• More than 50 per cent of the respondents said they had acquired entertainment content from Hong Kong in 2006 followed by the Chinese mainland, Japan, Korea and Thailand, respectively.
  • More respondents indicated that they would source entertainment from Hong Kong over the next 12 months, citing Hong Kong as the best place to reach out to the mainland and other Asian areas in exploring co-production opportunities and meeting buyers.
  • More television professionals plan to expand their business in Hong Kong (86 per cent) and the mainland (90 per cent).
  • The Hong Kong-Asia Film Financing Forum (HAF) was noted by survey respondents as a useful means of finding investment for film projects, as were Korea’s Pusan Promotion Plan and Japanfs Tokyo Project Gathering.
  • About 90 per cent of the respondents said digital entertainment had the greatest growth potential, followed by television (78 per cent) and film (68 per cent).
  • Survey respondents saw the Chinese mainland as the biggest growth potential in the film, television and digital entertainment sectors.
  • More than 80 per cent of the respondents agreed that cross-media convergence will bring more business opportunities to the entertainment industry. They regarded the convergence of film and digital entertainment as having the strongest growth potential in the next 12 months.

The main flaw with using these survey results as evidence for the self-proclaimed title of “Asia’s Entertainment Hub” is that the survey was conducted at the Hong Kong Film & TV Market (FILMART). Naturally, one would expect attendees at this fair to be more likely to purchase content from Hong Kong than other Asian countries. If more than 50 percent of respondents had NOT chosen Hong Kong, it would arguably have been more of a slap in the face to the Hong Kong Trade Development Council than these results are to boast about.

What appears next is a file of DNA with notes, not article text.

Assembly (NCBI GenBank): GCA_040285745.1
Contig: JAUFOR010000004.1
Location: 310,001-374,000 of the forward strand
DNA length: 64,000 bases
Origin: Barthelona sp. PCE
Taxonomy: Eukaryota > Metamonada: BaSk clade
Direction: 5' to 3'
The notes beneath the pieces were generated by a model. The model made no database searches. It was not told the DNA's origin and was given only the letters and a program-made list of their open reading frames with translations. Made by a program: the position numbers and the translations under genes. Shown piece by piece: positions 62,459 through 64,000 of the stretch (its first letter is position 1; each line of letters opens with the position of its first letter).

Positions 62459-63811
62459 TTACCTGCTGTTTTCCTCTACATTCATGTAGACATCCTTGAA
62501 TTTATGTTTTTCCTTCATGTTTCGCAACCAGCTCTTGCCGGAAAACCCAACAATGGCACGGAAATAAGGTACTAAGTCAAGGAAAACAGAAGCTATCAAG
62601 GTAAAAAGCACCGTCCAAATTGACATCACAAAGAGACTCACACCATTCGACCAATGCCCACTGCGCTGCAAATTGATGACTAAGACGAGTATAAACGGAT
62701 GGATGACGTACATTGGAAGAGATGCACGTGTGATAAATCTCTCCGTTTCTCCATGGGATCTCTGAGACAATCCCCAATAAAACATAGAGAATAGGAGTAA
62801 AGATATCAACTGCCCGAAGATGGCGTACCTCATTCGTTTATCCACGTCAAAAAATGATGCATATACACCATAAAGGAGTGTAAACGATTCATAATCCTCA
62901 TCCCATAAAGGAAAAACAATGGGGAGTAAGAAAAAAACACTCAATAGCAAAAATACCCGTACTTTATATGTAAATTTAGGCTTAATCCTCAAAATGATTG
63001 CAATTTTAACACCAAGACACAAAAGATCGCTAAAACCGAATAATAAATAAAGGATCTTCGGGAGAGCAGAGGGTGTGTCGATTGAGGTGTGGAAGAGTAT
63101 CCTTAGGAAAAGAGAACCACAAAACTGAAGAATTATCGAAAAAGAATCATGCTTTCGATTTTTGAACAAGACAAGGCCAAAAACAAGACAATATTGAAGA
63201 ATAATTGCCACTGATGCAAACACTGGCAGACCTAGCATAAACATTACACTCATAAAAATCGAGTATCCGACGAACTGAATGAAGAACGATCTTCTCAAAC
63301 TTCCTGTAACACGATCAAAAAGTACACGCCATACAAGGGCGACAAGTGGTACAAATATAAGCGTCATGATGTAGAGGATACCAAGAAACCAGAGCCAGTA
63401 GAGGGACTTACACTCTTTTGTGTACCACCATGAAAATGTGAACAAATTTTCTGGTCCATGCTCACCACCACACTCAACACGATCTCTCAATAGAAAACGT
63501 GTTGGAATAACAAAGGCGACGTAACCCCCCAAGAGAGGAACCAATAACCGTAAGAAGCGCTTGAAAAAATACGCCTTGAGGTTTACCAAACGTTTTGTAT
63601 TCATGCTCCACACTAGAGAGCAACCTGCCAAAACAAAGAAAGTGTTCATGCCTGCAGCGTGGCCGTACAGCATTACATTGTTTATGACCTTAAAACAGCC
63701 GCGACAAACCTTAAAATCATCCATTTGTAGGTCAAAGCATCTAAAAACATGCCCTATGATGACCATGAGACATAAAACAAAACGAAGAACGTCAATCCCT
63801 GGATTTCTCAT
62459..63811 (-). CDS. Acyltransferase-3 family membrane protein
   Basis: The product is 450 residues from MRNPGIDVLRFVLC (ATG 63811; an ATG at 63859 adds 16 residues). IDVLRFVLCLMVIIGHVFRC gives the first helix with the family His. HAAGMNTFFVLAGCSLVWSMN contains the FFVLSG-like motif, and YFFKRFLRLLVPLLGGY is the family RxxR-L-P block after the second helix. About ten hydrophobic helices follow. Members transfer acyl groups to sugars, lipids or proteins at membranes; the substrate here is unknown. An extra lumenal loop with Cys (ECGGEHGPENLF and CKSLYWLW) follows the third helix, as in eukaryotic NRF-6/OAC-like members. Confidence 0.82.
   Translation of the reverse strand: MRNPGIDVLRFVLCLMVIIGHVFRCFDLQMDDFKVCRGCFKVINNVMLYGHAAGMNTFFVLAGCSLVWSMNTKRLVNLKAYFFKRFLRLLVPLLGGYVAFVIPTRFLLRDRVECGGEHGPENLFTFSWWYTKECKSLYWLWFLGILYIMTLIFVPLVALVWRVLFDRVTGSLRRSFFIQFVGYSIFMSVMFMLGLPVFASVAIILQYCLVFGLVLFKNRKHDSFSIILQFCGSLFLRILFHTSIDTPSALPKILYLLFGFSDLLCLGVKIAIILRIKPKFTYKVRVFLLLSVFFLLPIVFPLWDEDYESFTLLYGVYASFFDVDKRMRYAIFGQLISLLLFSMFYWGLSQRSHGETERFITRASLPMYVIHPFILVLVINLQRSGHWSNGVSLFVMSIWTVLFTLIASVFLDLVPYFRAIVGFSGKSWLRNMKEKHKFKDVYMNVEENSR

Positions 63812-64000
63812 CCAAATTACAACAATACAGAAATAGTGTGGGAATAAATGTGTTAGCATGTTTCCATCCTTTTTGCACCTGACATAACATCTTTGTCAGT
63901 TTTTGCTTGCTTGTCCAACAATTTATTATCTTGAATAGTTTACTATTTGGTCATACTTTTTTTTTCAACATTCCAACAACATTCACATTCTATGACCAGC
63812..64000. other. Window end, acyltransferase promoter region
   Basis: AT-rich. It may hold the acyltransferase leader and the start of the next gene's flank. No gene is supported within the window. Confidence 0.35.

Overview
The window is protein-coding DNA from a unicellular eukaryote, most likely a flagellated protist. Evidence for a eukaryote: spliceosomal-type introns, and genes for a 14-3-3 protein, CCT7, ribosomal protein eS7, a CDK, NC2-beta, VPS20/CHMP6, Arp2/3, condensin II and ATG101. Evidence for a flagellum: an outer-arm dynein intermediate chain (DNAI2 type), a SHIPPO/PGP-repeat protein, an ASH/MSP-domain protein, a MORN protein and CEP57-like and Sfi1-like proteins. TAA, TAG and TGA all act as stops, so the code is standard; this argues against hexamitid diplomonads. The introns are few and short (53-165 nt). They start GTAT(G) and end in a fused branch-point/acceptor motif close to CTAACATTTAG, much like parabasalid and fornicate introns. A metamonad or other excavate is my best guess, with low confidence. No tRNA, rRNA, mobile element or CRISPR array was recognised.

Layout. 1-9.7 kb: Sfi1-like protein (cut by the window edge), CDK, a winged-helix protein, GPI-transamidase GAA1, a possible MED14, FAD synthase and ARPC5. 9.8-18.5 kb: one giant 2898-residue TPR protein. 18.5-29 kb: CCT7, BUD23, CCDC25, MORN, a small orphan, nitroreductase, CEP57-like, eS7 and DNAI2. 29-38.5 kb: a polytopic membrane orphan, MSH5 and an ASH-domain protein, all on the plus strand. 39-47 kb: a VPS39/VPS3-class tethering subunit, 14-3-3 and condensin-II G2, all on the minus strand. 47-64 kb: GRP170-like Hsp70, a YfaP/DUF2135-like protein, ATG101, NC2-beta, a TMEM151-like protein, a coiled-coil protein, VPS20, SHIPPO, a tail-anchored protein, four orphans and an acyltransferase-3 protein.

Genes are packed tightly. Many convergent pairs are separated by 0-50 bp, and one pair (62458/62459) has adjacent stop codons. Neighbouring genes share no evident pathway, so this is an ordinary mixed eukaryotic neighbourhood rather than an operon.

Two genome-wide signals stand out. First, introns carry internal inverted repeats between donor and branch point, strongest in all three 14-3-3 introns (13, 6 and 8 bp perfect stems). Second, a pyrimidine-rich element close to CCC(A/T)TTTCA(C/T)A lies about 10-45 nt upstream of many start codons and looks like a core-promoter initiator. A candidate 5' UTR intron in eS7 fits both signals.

Organisers of the Tokyo or Pusan film markets could run the same research at their respective events and quite possibly reach the conclusion that their country was indeed the entertainment hub of Asia.’ To give these figures any real tractability, the same survey would need to be run in Tokyo and Pusan (substituting Hong Kong’s name for the relevant market). If Hong Kong still emerged as the most popular media and entertainment region, then the Council would have something to boast about.

I am not disputing the importance of Hong Kong in Asian and global media markets – particularly in it providing access to mainland China. I must protest however, when data is used out of context to support such hyperbolic statements.

For some insight into a broader spectrum of opinions from different participants, see the article in The Hollywood Reporter.

Warner Brothers’ Chinese joint venture company, CAV Warner Home Entertainment Co., will aim to beat DVD pirates in China at their own game, according to Xinhua News Agency feed.

The company, which is the only sino-foreign JV company licensed to sell audio-visual products in China, says that it will compete head on with pirates by matching them in price while providing significantly higher quality products and faster release.

This follows on from Warner pulling out of their Chinese cinemas venture and making a decision to distribute content directly via DVD (see my Nov 10 entry).

CAV Warner will also distribute locally produced Chinese-made films throughout China, both a signficant step towards a localisation strategy, and an attempt to further curb losses from film pirates recording movies in US cinemas and sending to China for bootleg production and distribution.

According to director Jia Zhangke, whose film Still Life Warner are distributing, problems with DVD piracy are compounded by the Chinese central government’s restriction on the number of foreign films allowed to be imported each year. While I don’t condone restrictions on any imports, it is interesting to see a local director come out in support of increasing imports…